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This chapter analyzes the importance and performance of values in tourism higher education and business as seen by the alumni of the European Master in Tourism Management…
This chapter analyzes the importance and performance of values in tourism higher education and business as seen by the alumni of the European Master in Tourism Management. The students were exposed to the values-based education framework proposed by the Tourism Educational Future Initiative. This chapter empirically tests the relevance of its model for an ideal and real industry, and for the corresponding world of tourism education. Using importance performance analysis, results identify gaps between the importance and performance in the values. The findings have implications for the future development and implementation of experimental values-based education.
This is a report on a research project on the development of a model for tourist development of abandoned rural settlements and estates. In the project we used the Visitor…
This is a report on a research project on the development of a model for tourist development of abandoned rural settlements and estates. In the project we used the Visitor Friendly Test, known as Kotler's test, taking into consideration basic questions for testing place friendliness suggested by Philip Kotier, Donald Haider and Irving Rein (1993). The Kotier — Haider — Rein test attracted our attention because of a great interest in it among the tourism experts. As the test had never been carried out before, we developed it in such a way that it could be used in practice. The pilot project was carried out on an example of a (lesser developed) tourist community Tr□iè. Test evaluation was made on the basis of experiences gained through development and implementation of the test. This article explains the developmental process of the test, weights, problems and some results. The basic aim of the pilot project was to evaluate the test potential for further use in testing visitor friendliness of places and its usefulness in the tourism development model for abandoned estates where the possibility of measuring the actual customer expectations and perceptions do not yet exist.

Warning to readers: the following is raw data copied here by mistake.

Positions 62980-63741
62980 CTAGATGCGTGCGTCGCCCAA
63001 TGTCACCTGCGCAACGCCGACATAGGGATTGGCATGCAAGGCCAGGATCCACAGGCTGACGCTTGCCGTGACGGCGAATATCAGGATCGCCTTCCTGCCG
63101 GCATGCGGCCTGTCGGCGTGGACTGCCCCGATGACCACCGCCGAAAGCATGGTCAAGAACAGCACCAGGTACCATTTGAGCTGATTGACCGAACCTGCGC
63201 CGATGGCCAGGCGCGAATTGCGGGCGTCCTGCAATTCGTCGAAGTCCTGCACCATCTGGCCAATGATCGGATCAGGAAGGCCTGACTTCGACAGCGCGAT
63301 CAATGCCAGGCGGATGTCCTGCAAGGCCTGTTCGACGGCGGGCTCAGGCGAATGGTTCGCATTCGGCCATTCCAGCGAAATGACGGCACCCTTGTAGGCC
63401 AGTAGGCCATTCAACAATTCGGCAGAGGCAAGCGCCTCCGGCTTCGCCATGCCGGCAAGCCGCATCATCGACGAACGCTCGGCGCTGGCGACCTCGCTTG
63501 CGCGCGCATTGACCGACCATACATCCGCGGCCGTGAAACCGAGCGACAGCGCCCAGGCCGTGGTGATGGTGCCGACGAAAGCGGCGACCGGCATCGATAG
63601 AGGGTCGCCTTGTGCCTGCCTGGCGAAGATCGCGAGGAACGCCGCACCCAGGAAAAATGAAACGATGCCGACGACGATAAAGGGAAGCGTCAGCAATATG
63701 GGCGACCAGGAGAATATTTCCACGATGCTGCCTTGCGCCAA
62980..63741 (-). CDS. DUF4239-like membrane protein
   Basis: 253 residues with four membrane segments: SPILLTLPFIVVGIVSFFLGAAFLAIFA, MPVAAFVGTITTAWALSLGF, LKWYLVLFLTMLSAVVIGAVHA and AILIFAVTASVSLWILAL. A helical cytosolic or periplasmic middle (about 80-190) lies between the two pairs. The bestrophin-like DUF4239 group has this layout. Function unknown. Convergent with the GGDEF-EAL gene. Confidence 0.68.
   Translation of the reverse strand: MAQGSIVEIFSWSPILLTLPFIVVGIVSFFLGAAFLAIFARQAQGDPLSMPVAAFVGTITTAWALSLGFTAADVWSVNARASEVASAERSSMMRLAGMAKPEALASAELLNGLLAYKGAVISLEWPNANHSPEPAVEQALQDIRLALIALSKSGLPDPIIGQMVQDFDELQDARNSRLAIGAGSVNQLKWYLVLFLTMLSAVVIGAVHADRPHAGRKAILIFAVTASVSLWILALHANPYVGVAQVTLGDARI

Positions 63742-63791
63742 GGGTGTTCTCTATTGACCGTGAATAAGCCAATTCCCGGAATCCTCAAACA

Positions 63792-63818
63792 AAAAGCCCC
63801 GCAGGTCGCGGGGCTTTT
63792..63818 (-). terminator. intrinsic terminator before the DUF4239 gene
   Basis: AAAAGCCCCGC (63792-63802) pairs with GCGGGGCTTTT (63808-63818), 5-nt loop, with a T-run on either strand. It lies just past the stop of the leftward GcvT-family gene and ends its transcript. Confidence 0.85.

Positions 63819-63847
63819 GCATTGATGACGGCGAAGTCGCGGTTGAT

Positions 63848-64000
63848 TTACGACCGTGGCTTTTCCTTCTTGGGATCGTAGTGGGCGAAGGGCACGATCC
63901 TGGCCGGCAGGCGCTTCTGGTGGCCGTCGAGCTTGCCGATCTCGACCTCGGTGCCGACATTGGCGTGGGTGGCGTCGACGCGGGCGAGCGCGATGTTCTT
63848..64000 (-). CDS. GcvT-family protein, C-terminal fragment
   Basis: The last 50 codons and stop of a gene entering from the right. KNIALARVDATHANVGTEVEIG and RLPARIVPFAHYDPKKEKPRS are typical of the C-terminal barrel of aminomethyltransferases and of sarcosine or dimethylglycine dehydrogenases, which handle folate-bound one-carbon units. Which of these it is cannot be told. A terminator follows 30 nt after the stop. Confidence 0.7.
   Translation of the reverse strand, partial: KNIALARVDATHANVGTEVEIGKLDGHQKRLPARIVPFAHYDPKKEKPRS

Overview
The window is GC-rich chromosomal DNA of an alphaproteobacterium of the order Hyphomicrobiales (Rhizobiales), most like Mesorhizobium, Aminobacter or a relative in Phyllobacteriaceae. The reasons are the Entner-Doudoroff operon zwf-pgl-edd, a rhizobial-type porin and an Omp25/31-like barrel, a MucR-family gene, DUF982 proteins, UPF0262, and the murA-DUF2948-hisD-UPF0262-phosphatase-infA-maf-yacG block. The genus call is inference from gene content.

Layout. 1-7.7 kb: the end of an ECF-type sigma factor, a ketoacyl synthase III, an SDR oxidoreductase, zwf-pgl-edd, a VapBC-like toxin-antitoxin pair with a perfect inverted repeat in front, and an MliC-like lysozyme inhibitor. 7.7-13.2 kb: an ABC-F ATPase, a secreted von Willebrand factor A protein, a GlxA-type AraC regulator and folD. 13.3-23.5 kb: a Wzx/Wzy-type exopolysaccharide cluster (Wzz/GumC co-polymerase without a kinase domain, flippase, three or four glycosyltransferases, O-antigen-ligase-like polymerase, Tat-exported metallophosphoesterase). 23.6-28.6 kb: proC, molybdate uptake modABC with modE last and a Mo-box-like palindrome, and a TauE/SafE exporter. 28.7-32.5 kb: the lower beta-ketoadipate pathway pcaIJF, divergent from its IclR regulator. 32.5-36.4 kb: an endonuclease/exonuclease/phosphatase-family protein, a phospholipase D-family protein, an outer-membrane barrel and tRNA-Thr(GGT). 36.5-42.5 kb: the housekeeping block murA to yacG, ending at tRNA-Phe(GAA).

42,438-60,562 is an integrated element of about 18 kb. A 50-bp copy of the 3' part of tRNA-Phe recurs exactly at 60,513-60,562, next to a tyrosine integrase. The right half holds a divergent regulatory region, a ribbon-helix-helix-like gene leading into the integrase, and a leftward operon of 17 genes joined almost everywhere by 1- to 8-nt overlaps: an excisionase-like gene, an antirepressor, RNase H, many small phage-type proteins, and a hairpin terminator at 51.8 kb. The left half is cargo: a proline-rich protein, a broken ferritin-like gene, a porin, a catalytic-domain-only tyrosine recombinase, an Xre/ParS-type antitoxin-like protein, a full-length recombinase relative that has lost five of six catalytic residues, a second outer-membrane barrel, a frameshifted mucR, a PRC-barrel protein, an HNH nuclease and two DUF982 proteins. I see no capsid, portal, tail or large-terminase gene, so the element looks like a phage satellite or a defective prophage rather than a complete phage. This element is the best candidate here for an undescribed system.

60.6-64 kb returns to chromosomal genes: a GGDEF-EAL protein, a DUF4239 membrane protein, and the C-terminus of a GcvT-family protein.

The author addresses the unequal participation of different nations in outgoing tourism as an ethical question and proposes a tourist certificate trading programme. Today…
The author addresses the unequal participation of different nations in outgoing tourism as an ethical question and proposes a tourist certificate trading programme. Today 65 per cent of the total tourism expenditure belongs to the top ten tourism outgoing countries that only have 15 per cent of the world population. The tourist emission trading programme would provide governments with an efficient tool for obtaining equity in trans‐boundary tourism consumption by giving financial compensation for not travelling. Travellers would have to hold tourism permits equal to the value of their travel consumption units. If they proved insufficient they would have to buy permits from other participants that travel less. Non‐travellers would be compensated for not travelling, the third world nations would gain financial sources due to their lower travel propensity on the account of western countries with a higher propensity to travel. Since tourism uses and destroys the environment and grows constantly, such a programme would enable the control of the growth of tourism too ‐ by limiting the total number of certificates.
This paper aims to deal with the myths of tourism in regard to the tourism available data and their mythical interpretation in relation to top tourism countries, tourism…
This paper aims to deal with the myths of tourism in regard to the tourism available data and their mythical interpretation in relation to top tourism countries, tourism economic contribution and competitiveness and to argue that there is yet no such thing as globalisation of tourism demand. For many decades, tourism researchers have tried to present the true tourism situation, yet – seduced by the available tourism data and rankings – they might have failed to produce the accurate or generally true description.
This paper uses a transformative research approach which aims to break existing scientific paradigms in the field of tourism knowledge. Thus, this paper challenges the ever going elaboration of established tourism meanings by asking whether tourism understanding of its development, rankings and competitiveness is justified under the present circumstances.
The paper presented some existing anomalies in the understanding of tourism global system which are based on existing data, methodologies, geo-political structure of sovereign states and tourism research values. This implies a limited applicability of current tourism understandings to a universal level.
For the time being, the discussion on accuracy of the authors’ tourism knowledge remains under the notion of “tourism myths” and the doors for more research on what new approaches, values and methodologies would enable tourism researchers to obtain the accurate tourism rankings, remain wide open.